Christophe Soumillon had his suspension for careless riding aboard Coral-Eclipse hero Vadeni reduced from 12 to eight days following an appeal hearing on Thursday morning.
The Belgian-born rider steered Jean-Claude Rouget’s French Derby winner to a thrilling win, however, the Sandown stewards were of the opinion he had caused “significant interference” to both the third-placed Native Trail and the fourth home Lord North as he celebrated becoming the first French-trained winner of the race since 1960.
Charlotte Davison, who presented the British Horseracing Authority’s case in an appeal heard in front of an independent disciplinary panel, said the ruling body’s position was that the on-course stewards were correct in giving Soumillon a 12-day ban and that the decision should be upheld.
Soumillon admitted wrongdoing on the day of the race, but appealed against the penalty as he felt the severity of the suspension was harsh.
Appearing via Zoom from France, Soumillon said: “Like I said to the stewards straight away after the race, and seeing the images again today, you can see that I made a mistake, that’s for sure.
“I didn’t know how many horses were on my inside. We have seen the videos at quarter speed, but the thing you have to remember is I’m riding at full speed and I never saw that between Mr (William) Buick (on Native Trail) and the rail there was Mr (James) Doyle (on Lord North). I should probably look, but I didn’t.
“For sure the images after the line are not good, not for racing and not for myself, but nothing was done on purpose and I really try to give my sport the best image I can.
“For me it was the chance for one of the biggest days of my career, as it is not easy for a three-year-old colt coming from France to win one of the hardest races in the UK. This race wasn’t won by a French horse for 60 years and probably I over celebrated the moment. My kids were there and there was a lot of emotion for me that day.
“It is like a soccer player in a final scoring a goal, they know they can’t take their shirt off to celebrate but sometimes someone does it. It’s not normal, but when the pressure is let out, it’s like a champagne bottle going – that’s what I felt going past the line.”
Soumillon revealed he contacted connections of Native Trail and Lord North to check both horses had emerged from the incident unscathed.
He added: “The day after the race I called Mr (Charlie) Appleby (trainer of Native Trail) and Mr (John) Gosden (trainer of Lord North) for news about the horses and I know both horses were doing well after the race, so that was a relief as if I heard one of these champions had got hurt from one of my little mistakes, it would have been very hard for me to understand.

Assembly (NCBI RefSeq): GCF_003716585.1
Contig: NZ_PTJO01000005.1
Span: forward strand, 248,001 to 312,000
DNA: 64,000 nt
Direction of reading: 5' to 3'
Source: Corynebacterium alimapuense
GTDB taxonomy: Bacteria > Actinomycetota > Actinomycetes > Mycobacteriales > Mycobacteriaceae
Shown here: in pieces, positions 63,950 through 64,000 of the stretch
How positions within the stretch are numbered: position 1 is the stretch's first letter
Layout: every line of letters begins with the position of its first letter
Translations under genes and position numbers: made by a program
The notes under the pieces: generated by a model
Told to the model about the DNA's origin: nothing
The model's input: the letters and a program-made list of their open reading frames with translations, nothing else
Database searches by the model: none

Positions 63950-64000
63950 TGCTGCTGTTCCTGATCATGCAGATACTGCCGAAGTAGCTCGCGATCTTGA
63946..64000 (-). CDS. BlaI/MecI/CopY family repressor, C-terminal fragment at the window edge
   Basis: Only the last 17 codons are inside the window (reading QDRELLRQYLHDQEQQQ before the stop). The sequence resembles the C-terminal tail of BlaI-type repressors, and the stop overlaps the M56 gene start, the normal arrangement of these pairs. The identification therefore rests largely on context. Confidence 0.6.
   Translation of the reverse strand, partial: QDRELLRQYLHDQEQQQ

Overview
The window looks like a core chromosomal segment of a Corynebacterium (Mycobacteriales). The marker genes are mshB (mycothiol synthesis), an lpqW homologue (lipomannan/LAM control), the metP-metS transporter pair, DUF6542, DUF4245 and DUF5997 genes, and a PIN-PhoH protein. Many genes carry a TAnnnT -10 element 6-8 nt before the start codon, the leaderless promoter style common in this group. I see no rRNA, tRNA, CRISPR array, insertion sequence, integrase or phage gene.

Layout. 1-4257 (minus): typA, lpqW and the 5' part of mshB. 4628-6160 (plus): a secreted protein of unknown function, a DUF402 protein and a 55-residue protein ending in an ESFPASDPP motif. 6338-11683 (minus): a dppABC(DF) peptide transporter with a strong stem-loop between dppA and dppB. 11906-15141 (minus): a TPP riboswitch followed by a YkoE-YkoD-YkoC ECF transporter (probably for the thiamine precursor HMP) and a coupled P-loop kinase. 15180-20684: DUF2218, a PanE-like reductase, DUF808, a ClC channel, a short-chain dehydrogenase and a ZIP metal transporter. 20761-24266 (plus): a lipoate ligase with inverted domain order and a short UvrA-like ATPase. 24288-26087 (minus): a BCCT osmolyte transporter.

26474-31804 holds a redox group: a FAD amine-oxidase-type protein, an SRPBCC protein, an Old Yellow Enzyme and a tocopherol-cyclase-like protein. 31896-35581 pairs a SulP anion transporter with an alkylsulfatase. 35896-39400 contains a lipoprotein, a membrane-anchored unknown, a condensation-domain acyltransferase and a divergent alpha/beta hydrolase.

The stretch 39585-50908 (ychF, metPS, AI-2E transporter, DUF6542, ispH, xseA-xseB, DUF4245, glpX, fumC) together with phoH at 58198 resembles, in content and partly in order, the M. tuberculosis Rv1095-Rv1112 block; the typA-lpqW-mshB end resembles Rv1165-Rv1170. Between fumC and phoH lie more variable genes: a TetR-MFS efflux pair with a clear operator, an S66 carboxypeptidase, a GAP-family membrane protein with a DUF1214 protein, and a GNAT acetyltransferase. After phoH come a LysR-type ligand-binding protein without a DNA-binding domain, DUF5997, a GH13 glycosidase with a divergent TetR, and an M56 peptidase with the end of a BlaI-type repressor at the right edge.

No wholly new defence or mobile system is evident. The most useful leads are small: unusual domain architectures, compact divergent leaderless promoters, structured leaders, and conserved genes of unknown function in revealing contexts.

“The suspension is probably the hardest I have had in my career. I’m not somebody who puts my colleagues in danger in any part of the race.
“Twelve days is probably a hundred rides for me as I’m riding eight races a day. If you have to give me a suspension I can accept it, but I don’t think it was that bad on the day – I think it was very severe for somebody who didn’t do it on purpose.
“I think I was professional for 99.8 per cent of the race. Unfortunately, for three strides I wasn’t completely concentrated and that little fraction makes it look worse than what it really is.”
Following a period of deliberation, disciplinary panel chairman James O’Mahony confirmed the suspension would be reduced.
He said: “Generally, of course, Monsieur Soumillon is a much respected horseman and jockey and as can be expected of him, he addressed us with courtesy and realism, accepting what he had done is wrong and we detected significant remorse.
“There’s a lot of common ground here. This is careless riding, no one suggests otherwise, the interference was considerable, no one suggests otherwise, and there was irresponsible behaviour, as Monsieur Soumillon has accepted.
“But, and there is a big but, there is in this case a very significant safety risk and Mr Soumillon and Vadeni are included in this. Mercifully, nobody went down and there were no injuries.
“The actual time of which his riding of the horse can be considered irresponsible and indeed careless was very short. Considering all these matters, and baring in mind the mitigation and the aggravating factors, we’re going to allow the appeal and do feel the sentence was too severe.
“The panel order that the period of suspension should be one of eight days, thus the appeal succeeds.”